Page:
50The size of the cycle is also decided based on this race: cycles that are too small may see the chain of unparks go full circle before the first \gls{at} can park.
51While this would not be a correctness problem, every runtime system must handle that race, it could lead to pushes and pops being optimized away.
52Since silently omitting ready-queue operations would throw off the measuring of these operations, the ring of \glspl{at} must be big enough so the \glspl{at} have the time to fully park before they are unparked.
53Note that this problem is only present on SMP machines and is significantly mitigated by the fact that there are multiple rings in the system.
55To avoid this benchmark from being dominated by the idle sleep handling, the number of rings is kept at least as high as the number of \glspl{proc} available.
56Beyond this point, adding more rings serves to mitigate even more the idle sleep handling.
57This is to avoid the case where one of the \glspl{proc} runs out of work because of the variation on the number of ready \glspl{at} mentionned above.
59The actual benchmark is more complicated to handle termination, but that simply requires using a binary semphore or a channel instead of raw \texttt{park}/\texttt{unpark} and carefully picking the order of the \texttt{P} and \texttt{V} with respect to the loop condition.
60Figure~\ref{fig:cycle:code} shows pseudo code for this benchmark.
63        \begin{lstlisting}
64                Thread.main() {
65                        count := 0
66                        for {
67                                wait()
69                                count ++
70                                if must_stop() { break }
71                        }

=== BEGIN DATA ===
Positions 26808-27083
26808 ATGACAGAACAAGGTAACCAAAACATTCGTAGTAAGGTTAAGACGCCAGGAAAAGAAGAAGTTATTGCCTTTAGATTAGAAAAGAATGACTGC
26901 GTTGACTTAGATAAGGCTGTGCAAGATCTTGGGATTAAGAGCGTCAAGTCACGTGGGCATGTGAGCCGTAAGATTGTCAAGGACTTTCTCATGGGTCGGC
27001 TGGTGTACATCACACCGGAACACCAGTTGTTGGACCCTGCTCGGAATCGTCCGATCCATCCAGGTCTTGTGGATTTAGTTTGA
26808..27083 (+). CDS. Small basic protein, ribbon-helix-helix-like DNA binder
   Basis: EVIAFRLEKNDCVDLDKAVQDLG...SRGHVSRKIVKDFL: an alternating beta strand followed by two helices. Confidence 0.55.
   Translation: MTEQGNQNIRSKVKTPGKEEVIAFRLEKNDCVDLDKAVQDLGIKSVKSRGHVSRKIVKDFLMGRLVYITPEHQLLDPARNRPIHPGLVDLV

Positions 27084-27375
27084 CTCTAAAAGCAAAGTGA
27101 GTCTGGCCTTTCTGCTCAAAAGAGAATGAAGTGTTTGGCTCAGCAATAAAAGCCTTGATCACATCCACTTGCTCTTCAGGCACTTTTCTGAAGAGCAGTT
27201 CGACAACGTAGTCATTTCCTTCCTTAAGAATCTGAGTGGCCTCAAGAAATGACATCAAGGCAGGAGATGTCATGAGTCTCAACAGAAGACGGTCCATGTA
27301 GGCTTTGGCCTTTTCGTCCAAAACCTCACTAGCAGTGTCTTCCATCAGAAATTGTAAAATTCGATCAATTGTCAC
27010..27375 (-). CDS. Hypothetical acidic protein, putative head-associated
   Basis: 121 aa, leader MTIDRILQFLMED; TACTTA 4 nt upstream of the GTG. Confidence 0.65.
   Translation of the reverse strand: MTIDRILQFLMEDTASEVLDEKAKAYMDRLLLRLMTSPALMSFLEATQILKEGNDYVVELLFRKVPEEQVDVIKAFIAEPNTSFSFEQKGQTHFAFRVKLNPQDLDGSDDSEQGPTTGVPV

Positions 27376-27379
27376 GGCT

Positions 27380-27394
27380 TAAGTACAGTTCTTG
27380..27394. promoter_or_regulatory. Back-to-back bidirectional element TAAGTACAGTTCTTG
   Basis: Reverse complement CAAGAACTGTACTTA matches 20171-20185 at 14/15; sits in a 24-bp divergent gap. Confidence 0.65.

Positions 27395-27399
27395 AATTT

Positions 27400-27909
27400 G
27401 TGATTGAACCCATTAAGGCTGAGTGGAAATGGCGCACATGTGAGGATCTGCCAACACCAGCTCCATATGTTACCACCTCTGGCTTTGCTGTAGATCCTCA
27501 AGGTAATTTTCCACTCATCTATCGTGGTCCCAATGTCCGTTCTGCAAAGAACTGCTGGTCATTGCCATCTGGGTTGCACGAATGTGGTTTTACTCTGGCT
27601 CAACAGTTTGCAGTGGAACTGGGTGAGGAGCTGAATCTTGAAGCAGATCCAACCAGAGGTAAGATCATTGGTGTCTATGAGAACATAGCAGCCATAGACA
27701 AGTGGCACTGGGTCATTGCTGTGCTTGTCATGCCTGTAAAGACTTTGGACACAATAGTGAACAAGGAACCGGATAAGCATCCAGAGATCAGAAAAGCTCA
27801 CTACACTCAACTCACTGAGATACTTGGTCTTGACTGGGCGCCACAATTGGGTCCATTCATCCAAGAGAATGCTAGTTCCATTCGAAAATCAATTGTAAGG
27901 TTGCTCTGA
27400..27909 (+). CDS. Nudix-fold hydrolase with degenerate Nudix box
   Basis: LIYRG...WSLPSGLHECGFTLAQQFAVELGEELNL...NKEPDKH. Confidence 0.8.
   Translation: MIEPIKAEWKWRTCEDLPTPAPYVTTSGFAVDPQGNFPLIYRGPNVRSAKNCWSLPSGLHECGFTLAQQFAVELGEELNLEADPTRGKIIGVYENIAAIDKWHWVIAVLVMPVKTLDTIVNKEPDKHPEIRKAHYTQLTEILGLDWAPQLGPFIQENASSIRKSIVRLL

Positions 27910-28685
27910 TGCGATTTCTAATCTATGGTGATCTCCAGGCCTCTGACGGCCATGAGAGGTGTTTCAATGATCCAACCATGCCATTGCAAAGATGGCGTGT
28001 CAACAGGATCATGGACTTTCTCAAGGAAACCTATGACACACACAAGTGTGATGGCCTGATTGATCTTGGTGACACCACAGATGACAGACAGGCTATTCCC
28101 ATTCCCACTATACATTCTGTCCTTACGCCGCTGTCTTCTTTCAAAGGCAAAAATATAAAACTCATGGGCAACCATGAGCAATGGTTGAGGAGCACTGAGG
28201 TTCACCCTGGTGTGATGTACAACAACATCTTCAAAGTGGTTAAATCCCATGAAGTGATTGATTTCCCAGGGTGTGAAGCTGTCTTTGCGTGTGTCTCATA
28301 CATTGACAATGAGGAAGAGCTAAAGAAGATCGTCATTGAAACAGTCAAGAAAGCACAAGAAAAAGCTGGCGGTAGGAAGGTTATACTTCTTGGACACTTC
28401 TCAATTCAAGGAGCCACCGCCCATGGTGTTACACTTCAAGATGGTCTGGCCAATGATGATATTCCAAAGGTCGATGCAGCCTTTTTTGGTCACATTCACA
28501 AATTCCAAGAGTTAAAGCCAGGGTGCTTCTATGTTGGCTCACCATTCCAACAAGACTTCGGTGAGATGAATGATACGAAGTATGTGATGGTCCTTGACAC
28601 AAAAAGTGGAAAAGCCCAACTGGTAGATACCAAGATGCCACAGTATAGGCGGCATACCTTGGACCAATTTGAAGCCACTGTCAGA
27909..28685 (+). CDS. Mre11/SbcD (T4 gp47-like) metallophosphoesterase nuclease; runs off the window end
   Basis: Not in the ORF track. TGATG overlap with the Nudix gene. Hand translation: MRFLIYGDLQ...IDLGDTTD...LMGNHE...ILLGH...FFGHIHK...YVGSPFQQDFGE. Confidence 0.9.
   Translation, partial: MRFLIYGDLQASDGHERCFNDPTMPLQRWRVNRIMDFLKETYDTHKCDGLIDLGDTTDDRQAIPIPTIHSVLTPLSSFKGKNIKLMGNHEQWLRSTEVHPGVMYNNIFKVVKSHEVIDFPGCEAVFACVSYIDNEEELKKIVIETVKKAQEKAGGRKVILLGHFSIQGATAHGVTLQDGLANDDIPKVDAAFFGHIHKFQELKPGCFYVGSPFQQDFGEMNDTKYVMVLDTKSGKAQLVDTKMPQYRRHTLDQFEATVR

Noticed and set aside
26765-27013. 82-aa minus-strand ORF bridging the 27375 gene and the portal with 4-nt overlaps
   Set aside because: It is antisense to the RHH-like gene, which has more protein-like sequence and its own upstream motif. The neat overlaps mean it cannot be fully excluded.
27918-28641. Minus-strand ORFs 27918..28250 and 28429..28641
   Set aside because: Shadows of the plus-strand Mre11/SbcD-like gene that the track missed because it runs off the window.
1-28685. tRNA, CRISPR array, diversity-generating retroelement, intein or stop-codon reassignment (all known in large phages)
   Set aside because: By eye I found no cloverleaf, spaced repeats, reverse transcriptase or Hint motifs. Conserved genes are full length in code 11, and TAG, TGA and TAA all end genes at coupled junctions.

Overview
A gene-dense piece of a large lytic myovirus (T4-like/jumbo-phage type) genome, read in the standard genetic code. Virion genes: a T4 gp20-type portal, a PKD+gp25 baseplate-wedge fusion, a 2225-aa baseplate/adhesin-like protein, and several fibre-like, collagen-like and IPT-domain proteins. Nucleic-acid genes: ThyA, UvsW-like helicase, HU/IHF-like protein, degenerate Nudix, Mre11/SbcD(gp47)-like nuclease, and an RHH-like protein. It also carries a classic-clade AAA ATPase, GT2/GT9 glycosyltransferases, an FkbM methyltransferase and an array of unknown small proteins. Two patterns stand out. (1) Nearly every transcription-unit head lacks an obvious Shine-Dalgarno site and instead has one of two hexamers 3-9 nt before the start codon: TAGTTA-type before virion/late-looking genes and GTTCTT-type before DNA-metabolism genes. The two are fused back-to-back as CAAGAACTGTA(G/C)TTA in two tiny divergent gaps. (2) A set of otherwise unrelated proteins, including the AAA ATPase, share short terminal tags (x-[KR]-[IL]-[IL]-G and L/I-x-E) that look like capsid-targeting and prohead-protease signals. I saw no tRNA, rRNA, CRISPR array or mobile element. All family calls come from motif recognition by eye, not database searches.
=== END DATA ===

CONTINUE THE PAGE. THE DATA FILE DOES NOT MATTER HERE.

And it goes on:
72                        global.count += count
73                }
74        \end{lstlisting}
75        \caption[Cycle Benchmark : Pseudo Code]{Cycle Benchmark : Pseudo Code}
76        \label{fig:cycle:code}
83        \subfloat[][Throughput, 100 \ats per \proc]{
84                \resizebox{0.5\linewidth}{!}{
85                        \input{result.cycle.jax.ops.pstex_t}
86                }
87                \label{fig:cycle:jax:ops}
88        }
89        \subfloat[][Throughput, 1 \ats per \proc]{
90                \resizebox{0.5\linewidth}{!}{
91                        \input{result.cycle.low.jax.ops.pstex_t}
92                }
93                \label{fig:cycle:jax:low:ops}
94        }
96        \subfloat[][Latency, 100 \ats per \proc]{
97                \resizebox{0.5\linewidth}{!}{
98                        \input{result.cycle.jax.ns.pstex_t}
99                }
101        }
102        \subfloat[][Latency, 1 \ats per \proc]{
103                \resizebox{0.5\linewidth}{!}{
104                        \input{result.cycle.low.jax.ns.pstex_t}
105                }
106                \label{fig:cycle:jax:low:ns}
107        }
108        \caption[Cycle Benchmark on Intel]{Cycle Benchmark on Intel\smallskip\newline Throughput as a function of \proc count, using 100 cycles per \proc, 5 \ats per cycle.}
109        \label{fig:cycle:jax}
111Figure~\ref{fig:cycle:jax} shows the throughput as a function of \proc count, with the following constants:
112Each run uses 100 cycles per \proc, 5 \ats per cycle.
114\todo{results discussion}
117For completion, I also include the yield benchmark.
118This benchmark is much simpler than the cycle tests, it simply creates many \glspl{at} that call \texttt{yield}.
119As mentionned in the previous section, this benchmark may be less representative of usages that only make limited use of \texttt{yield}, due to potential shortcuts in the routine.
120Its only interesting variable is the number of \glspl{at} per \glspl{proc}, where ratios close to 1 means the ready queue(s) could be empty.
121This sometimes puts more strain on the idle sleep handling, compared to scenarios where there is clearly plenty of work to be done.
122Figure~\ref{fig:yield:code} shows pseudo code for this benchmark, the ``wait/wake-next'' is simply replaced by a yield.